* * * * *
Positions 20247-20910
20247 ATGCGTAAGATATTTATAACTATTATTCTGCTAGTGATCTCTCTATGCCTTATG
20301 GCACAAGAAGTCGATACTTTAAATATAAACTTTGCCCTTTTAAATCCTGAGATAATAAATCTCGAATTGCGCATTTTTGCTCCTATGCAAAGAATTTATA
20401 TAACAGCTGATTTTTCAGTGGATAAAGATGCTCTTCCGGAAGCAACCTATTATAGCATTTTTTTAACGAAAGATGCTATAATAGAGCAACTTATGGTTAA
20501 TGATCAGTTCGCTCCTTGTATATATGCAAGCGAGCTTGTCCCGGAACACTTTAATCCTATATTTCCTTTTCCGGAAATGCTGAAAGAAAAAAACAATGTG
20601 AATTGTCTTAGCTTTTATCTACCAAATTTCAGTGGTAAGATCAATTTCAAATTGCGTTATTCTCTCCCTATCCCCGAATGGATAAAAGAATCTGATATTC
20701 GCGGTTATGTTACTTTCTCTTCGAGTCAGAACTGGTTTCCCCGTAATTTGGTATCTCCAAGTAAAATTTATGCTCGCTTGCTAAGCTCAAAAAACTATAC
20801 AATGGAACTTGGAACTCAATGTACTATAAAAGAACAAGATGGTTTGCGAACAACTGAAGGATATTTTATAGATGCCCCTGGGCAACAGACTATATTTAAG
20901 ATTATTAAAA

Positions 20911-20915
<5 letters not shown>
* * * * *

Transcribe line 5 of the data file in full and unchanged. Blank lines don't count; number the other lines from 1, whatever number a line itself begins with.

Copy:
20501 TGATCAGTTCGCTCCTTGTATATATGCAAGCGAGCTTGTCCCGGAACACTTTAATCCTATATTTCCTTTTCCGGAAATGCTGAAAGAAAAAAACAATGTG